Hendry reports that these issues recur in the 1970s in a variety of articles by leading economists (including Leontief):
An echo of this debate recurs in the early 1970s. For example, following a sharp critique of mathematical economics as having “no links with concrete facts”, Worswick (1972) suggests that some econometricians are not “engaged in forging tools to arrange and measure actual facts, so much as making a marvellous array of pretend tools: In the same issue of the Economic Journal, Phelps Brown (1972) concludes against econometrics, commenting that “running regressions between time series is only likely to deceive”. Added to these innuendoes of “alchemical” practices, Leontief (1971) has characterized econometrics as an “Attempt to compensate for the glaring weakness of the data base available to us by the widest possible use of more and moir” sophisticated statistical techniques”. To quote Hicks, “the relevance of these methods to economics should not be taken for granted;..Keynes would not have been surprised to find that “econometrics is now in some disarray (1979, xi).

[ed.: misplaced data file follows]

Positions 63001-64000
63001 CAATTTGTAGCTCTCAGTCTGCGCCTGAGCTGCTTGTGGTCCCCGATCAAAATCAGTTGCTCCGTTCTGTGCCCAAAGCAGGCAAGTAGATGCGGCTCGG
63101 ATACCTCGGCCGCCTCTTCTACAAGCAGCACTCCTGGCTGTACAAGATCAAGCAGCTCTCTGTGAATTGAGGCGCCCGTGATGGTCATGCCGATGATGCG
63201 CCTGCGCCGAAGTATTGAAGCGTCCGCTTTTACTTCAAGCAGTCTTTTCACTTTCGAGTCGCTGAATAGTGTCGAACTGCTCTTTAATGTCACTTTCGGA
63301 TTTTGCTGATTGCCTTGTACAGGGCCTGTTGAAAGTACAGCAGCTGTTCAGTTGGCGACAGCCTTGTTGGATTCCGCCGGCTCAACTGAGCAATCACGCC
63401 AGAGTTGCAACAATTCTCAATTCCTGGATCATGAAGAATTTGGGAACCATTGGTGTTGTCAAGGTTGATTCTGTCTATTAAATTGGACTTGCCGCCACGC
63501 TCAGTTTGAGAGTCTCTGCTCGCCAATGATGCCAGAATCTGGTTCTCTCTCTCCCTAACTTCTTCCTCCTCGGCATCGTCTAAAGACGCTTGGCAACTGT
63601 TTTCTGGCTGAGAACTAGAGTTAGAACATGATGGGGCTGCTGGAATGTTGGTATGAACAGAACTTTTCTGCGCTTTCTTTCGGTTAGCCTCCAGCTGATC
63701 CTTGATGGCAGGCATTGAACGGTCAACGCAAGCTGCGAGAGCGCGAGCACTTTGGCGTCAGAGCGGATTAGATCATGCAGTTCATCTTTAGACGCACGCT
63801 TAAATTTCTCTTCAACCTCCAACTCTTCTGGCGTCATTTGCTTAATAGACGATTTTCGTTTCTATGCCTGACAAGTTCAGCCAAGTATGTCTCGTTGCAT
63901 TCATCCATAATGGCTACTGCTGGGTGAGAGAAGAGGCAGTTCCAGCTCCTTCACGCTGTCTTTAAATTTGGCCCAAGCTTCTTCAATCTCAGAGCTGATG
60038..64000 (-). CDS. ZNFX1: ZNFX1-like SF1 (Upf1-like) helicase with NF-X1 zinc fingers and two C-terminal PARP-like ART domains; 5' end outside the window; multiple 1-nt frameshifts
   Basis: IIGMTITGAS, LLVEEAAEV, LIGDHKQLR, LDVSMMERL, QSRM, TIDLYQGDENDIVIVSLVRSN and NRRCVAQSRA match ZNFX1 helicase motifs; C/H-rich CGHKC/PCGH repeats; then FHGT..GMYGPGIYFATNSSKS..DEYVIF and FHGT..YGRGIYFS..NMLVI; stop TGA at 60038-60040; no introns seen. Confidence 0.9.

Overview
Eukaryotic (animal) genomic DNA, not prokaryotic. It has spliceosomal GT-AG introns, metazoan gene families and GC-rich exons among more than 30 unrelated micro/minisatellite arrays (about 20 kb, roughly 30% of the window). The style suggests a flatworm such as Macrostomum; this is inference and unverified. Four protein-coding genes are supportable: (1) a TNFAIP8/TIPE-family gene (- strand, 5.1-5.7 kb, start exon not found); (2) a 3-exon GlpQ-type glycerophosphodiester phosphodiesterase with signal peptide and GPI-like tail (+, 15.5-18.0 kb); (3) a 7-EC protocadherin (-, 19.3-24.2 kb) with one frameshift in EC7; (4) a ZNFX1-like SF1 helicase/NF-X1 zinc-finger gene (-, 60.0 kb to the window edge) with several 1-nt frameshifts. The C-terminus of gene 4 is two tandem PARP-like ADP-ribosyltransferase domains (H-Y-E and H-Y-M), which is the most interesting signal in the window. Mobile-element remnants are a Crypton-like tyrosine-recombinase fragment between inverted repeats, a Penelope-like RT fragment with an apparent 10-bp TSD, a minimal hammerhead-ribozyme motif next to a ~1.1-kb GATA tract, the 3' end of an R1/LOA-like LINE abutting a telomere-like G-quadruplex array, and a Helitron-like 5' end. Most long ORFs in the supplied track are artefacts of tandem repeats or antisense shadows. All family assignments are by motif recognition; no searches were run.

Hendry starts into his own example with the following wonderful phrase:
Econometricians have their Philosophers’ Stone; it is called regression analysis and is used for transforming data into “significant” results! Deception is easily practised from false recipes intended to simulate useful findings and these are derogatively referred to by the profession as “nonsense regressions”.